BY JON ALEXANDER
You’ll be surprised to learn that Piers Morgan put his foot in it again. This time regarding Mental Health. The tweet below is what caused the latest online outrage:
Morgan’s tweet provoked someone to comment that considering how high male suicide rates are, this was a rather c**tish thing to say.
I’m with that tweeter. However, my first thoughts weren’t really about what Piers said. He’s a “shock-jock” – someone who needs to keep their public profile up. No different from Katie Hopkins, Jack Monroe, Owen Jones, Laurie Penny and the like. So I wasn’t surprised or horrified. What I’m more conscious of is how much we rely on Celebrities or “Media Personalities” and what they say. Whether it’s politics, human rights issues, mental health or even fire safety standards, they’re always there to line up and tell us what the problem is.
We only have ourselves to blame for most of it, whether they’re a footballer, comedian, actor or “YouTube Sensation” we’ve elevated them to the point where what may or may not have been a joke comment or insult is immediately massive news that organically draws in supporters and haters to comment and inflate a minor comment out of all proportion.
There is a very strong possibility that Morgan genuinely believes that comment and feels his remarks are ‘spot on’ – but that’s his business. As a sufferer from depression ever since I was in my teens, I’ve struggled to get to the point I am at now which is where I can function in life even if depression takes hold. I work very hard at it, there are days when getting out of bed is impossible but still I manage it and try to make sure my life marches on.
Over the last few decades I’ve not really paid attention to the various campaigns to get us talking about mental heath as inevitably they get hi-jacked by celebs and the actual issues never get discussed properly in the three-and-a-half-minute slot that Loose Women and the like allot them so I avoid them.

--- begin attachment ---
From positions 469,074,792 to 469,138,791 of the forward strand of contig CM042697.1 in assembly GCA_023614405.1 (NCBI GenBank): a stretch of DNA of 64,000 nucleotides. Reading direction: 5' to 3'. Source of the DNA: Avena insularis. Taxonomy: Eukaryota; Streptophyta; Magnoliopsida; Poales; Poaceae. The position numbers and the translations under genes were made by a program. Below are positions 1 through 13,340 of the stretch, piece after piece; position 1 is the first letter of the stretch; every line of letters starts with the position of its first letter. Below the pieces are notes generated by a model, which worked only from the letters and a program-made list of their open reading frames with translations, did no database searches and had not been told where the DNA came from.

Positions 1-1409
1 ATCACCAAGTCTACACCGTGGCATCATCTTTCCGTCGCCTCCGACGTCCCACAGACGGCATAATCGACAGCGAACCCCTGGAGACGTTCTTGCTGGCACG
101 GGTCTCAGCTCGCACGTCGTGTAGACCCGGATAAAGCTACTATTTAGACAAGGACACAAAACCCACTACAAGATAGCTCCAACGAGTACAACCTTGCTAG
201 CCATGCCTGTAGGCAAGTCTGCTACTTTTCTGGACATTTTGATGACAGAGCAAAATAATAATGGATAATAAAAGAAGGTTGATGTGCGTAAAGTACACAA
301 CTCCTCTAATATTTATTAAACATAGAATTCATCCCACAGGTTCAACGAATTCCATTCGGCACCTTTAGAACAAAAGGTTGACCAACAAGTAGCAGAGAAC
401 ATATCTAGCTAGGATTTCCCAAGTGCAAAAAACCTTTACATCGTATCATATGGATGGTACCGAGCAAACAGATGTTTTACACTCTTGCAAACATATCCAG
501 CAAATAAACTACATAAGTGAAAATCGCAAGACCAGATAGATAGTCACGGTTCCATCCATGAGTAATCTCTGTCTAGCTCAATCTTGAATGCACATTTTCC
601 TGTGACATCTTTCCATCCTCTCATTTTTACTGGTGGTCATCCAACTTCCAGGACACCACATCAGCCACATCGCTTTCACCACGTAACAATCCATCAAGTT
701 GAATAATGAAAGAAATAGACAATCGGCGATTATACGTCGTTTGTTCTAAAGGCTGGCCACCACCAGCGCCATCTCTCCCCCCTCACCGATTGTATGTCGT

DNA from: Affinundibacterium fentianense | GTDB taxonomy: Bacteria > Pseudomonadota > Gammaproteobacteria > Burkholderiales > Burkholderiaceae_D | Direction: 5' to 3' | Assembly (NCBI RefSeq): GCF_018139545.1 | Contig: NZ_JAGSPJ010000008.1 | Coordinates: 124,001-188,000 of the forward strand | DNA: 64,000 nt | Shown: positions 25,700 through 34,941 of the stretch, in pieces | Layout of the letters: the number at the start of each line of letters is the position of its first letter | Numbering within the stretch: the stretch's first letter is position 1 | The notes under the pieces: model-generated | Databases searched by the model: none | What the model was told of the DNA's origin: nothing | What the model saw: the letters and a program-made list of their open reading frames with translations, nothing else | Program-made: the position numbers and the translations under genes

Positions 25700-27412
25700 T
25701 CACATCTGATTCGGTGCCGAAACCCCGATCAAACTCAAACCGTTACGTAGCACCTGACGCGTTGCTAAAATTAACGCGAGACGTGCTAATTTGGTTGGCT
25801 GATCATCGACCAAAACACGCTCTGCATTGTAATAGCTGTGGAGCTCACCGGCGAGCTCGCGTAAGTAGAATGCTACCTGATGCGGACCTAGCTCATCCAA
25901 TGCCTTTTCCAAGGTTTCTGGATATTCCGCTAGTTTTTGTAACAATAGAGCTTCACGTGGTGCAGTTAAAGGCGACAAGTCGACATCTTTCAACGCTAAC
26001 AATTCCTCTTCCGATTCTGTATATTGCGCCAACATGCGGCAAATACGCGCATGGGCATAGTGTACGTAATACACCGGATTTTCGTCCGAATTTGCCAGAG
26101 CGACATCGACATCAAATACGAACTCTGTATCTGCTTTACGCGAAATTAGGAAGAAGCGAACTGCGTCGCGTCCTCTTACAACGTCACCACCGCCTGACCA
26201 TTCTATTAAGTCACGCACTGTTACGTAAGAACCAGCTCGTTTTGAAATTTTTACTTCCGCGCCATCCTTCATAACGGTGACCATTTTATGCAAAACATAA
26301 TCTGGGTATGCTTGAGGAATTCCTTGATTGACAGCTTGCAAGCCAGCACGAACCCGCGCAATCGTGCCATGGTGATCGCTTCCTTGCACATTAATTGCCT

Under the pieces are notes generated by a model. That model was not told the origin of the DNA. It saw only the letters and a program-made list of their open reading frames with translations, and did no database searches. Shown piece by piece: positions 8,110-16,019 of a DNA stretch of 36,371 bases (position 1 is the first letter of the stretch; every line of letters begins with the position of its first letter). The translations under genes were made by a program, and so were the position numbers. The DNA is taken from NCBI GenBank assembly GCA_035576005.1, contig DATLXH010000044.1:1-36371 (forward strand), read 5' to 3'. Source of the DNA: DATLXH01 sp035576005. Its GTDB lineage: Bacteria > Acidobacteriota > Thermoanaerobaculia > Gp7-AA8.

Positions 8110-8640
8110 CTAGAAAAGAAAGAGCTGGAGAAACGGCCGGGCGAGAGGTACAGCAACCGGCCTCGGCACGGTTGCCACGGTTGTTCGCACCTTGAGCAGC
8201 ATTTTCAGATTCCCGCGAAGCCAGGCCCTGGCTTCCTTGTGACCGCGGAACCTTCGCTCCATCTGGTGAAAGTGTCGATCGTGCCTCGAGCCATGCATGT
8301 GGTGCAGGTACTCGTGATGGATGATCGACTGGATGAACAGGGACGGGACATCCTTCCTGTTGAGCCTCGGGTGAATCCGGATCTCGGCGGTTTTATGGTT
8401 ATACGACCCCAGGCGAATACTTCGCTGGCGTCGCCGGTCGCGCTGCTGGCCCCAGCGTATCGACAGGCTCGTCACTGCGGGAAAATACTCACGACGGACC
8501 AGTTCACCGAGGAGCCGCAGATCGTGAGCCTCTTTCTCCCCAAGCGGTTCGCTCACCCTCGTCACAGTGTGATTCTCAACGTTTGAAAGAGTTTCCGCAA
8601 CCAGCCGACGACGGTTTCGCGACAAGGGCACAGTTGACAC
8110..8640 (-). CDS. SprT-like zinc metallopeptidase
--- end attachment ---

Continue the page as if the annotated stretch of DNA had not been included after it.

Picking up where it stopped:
I admit to cringing when I see a celebrity on TV talking about their depression, I used to get so frustrated with the ones you knew weren’t depressed but had latched onto it as a way to further their own PR. If your depression is triggered by an album flopping or by only the negative things in life or if your depression is lifted by spending two weeks on a yacht and getting a number one album, I would suggest that you’re not depressed really but merely incapable of dealing with the ups and downs that are part and parcel of life in general.
Any depression sufferer will tell you that it can hit at any time.
My mini breakdown was triggered by the death of my grandfather in 2005 but it had been building a long time. When I moved to Manchester I had a good job, made some great new friends yet still felt disconnected and struggled many times to fight my own demons. It’s not easy. This idea that depression can be cured quickly or be dealt with by a holiday somewhere hot is ludicrous. I’m sure quite a few famous people do genuinely suffer – the recent suicide of Linkin Park lead singer Chester Bennington or the past suicide of Robin Williams goes to show that you can possess everything your heart desires and have the world at your feet but still not be able to defeat your demons.
I’m not angry at Piers Morgan for his comment. Whether he meant it or not, I’m rather more upset that an important issue like this can be so easily overlooked and quickly turned into a Twitter war – this means the people that really need the help for their depression won’t ask for it. Sometimes it’s really not a question of just manning up.